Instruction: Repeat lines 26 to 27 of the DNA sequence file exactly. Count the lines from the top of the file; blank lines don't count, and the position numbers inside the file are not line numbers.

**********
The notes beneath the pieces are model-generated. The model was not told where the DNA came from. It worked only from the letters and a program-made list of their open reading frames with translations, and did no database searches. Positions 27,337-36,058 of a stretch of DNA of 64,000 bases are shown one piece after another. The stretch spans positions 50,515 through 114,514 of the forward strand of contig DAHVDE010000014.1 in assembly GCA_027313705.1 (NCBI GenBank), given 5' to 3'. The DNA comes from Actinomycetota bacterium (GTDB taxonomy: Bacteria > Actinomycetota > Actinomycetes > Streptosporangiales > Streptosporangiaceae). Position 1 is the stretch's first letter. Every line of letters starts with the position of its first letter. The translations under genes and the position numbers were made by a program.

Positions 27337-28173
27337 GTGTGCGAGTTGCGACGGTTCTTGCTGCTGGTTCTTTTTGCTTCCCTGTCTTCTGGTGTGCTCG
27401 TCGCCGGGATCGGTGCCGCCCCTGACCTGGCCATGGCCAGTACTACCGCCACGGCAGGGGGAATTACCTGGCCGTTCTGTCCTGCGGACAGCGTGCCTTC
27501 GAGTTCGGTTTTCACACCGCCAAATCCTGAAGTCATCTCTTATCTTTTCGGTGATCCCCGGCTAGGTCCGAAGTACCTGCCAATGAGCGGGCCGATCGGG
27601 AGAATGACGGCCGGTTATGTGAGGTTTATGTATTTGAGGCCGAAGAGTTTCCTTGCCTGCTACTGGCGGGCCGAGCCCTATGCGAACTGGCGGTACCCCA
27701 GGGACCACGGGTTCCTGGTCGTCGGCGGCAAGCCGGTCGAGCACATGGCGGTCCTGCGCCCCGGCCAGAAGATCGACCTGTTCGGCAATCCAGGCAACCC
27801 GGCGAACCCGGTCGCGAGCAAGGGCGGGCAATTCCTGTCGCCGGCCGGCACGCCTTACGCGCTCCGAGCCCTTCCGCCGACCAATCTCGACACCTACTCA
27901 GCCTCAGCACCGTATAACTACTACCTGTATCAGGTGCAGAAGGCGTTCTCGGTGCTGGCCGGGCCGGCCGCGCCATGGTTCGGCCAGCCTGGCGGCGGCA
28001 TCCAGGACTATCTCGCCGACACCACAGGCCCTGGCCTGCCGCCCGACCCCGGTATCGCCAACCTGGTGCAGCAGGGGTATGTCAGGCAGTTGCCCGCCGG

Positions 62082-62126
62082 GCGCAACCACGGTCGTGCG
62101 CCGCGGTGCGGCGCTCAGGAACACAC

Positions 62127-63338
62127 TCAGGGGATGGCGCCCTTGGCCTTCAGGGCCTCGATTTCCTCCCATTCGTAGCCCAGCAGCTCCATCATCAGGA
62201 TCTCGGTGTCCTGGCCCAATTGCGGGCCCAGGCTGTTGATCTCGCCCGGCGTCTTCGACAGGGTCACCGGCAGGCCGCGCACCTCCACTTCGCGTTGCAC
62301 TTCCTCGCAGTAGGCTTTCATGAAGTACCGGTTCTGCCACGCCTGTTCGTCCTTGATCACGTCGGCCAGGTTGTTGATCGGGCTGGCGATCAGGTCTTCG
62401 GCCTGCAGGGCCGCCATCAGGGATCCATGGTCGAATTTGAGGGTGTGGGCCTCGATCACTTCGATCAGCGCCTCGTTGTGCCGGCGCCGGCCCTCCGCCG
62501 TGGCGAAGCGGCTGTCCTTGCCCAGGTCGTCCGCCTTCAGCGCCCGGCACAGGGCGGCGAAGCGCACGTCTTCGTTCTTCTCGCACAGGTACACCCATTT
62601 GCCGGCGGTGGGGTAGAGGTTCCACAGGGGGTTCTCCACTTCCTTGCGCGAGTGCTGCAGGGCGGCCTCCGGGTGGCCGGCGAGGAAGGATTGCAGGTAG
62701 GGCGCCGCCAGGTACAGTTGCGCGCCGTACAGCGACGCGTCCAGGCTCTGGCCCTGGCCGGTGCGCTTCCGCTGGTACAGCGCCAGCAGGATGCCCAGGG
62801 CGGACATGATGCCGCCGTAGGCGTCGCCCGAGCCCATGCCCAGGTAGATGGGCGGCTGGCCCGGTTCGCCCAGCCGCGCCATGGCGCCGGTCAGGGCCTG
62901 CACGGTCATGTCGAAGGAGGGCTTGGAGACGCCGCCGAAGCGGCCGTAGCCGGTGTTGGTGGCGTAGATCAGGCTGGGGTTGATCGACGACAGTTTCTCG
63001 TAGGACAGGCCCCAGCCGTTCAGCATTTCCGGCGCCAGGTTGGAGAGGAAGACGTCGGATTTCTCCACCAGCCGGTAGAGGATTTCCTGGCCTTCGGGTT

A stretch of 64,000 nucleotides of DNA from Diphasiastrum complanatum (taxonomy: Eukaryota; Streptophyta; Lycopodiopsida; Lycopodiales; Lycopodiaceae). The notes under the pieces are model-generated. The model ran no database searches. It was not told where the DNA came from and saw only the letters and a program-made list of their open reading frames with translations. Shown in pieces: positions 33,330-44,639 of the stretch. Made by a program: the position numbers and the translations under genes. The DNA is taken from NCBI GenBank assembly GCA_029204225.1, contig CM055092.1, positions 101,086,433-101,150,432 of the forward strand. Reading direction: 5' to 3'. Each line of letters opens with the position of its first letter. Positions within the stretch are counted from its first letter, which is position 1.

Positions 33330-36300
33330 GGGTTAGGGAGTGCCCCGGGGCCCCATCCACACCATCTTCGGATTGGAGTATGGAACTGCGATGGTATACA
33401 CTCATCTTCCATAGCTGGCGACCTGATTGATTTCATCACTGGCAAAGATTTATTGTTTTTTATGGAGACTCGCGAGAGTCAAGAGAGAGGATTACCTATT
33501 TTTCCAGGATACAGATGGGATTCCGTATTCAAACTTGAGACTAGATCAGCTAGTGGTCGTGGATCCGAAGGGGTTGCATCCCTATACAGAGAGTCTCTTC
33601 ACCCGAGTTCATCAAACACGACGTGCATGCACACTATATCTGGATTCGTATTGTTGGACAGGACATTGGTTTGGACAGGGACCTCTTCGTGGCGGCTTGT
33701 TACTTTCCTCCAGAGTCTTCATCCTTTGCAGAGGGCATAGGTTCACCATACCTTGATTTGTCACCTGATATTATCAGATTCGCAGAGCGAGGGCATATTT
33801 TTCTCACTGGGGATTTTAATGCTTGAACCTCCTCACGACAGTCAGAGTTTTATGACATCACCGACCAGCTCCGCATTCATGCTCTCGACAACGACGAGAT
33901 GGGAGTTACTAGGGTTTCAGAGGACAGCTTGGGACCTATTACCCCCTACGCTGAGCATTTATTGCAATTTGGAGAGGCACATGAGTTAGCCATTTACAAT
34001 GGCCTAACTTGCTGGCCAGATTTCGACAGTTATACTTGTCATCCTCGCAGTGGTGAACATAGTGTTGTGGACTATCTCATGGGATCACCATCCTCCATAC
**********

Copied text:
Positions 33330-36300
33330 GGGTTAGGGAGTGCCCCGGGGCCCCATCCACACCATCTTCGGATTGGAGTATGGAACTGCGATGGTATACA